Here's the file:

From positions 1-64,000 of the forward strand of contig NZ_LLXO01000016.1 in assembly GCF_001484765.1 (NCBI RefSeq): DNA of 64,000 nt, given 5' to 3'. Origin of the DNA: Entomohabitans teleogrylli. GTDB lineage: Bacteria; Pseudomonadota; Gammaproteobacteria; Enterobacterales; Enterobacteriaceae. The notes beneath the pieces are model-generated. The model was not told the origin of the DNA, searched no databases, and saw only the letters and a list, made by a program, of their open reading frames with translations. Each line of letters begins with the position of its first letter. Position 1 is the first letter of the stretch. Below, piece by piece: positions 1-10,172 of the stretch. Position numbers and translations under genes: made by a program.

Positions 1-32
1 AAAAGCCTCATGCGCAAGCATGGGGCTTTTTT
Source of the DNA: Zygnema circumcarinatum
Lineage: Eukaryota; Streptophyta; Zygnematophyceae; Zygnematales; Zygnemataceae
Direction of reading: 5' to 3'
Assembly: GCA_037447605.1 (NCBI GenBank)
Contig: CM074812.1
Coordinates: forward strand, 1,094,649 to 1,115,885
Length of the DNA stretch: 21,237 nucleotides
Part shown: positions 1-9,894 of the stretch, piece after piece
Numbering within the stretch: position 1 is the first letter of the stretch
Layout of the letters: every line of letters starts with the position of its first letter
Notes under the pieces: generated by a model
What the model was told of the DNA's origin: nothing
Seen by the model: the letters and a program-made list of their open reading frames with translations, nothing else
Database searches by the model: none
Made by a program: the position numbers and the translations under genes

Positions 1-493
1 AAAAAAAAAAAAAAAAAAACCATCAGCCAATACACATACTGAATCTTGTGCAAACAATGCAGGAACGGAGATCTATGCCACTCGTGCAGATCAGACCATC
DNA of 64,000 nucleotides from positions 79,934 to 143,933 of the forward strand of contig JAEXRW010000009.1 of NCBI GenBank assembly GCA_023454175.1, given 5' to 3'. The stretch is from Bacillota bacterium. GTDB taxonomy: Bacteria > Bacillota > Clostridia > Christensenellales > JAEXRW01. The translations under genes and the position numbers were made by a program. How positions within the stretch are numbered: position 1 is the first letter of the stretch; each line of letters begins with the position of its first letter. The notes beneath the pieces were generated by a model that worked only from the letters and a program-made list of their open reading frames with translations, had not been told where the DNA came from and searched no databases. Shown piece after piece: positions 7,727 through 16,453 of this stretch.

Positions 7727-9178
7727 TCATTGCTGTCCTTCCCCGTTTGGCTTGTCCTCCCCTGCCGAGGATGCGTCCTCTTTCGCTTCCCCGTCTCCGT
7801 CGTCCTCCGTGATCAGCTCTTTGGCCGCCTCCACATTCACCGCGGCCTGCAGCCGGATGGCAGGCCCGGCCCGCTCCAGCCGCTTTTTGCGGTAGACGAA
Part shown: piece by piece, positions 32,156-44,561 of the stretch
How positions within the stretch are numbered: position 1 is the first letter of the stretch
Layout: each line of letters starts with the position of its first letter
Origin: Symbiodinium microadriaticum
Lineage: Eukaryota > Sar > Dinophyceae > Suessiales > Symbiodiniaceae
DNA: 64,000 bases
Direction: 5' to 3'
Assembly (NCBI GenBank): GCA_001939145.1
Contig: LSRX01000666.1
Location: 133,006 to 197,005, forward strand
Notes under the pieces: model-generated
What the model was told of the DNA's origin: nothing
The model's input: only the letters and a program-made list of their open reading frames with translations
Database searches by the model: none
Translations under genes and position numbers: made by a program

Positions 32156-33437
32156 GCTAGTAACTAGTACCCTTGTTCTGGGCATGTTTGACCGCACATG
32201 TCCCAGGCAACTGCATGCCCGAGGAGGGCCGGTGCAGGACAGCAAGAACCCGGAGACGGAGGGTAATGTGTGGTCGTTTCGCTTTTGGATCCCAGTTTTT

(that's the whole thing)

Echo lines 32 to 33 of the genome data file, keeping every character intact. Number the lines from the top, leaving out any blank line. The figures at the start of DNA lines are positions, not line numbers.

Assembly (NCBI GenBank): GCA_001939145.1
Contig: LSRX01000666.1